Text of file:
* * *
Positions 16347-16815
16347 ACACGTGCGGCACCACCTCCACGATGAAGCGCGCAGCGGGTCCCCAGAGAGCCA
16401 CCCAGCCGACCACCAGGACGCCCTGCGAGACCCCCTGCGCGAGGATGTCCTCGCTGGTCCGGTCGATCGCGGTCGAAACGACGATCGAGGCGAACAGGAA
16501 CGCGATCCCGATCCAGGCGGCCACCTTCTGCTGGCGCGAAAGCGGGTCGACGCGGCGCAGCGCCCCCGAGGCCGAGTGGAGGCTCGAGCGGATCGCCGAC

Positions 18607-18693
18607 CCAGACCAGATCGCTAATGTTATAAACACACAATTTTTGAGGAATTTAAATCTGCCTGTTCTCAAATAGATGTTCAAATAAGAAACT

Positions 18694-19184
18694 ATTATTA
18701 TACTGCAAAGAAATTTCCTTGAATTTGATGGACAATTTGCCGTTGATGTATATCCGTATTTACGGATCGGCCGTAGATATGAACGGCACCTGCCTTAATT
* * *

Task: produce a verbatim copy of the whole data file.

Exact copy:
Positions 16347-16815
16347 ACACGTGCGGCACCACCTCCACGATGAAGCGCGCAGCGGGTCCCCAGAGAGCCA
16401 CCCAGCCGACCACCAGGACGCCCTGCGAGACCCCCTGCGCGAGGATGTCCTCGCTGGTCCGGTCGATCGCGGTCGAAACGACGATCGAGGCGAACAGGAA
16501 CGCGATCCCGATCCAGGCGGCCACCTTCTGCTGGCGCGAAAGCGGGTCGACGCGGCGCAGCGCCCCCGAGGCCGAGTGGAGGCTCGAGCGGATCGCCGAC

Positions 18607-18693
18607 CCAGACCAGATCGCTAATGTTATAAACACACAATTTTTGAGGAATTTAAATCTGCCTGTTCTCAAATAGATGTTCAAATAAGAAACT

Positions 18694-19184
18694 ATTATTA
18701 TACTGCAAAGAAATTTCCTTGAATTTGATGGACAATTTGCCGTTGATGTATATCCGTATTTACGGATCGGCCGTAGATATGAACGGCACCTGCCTTAATT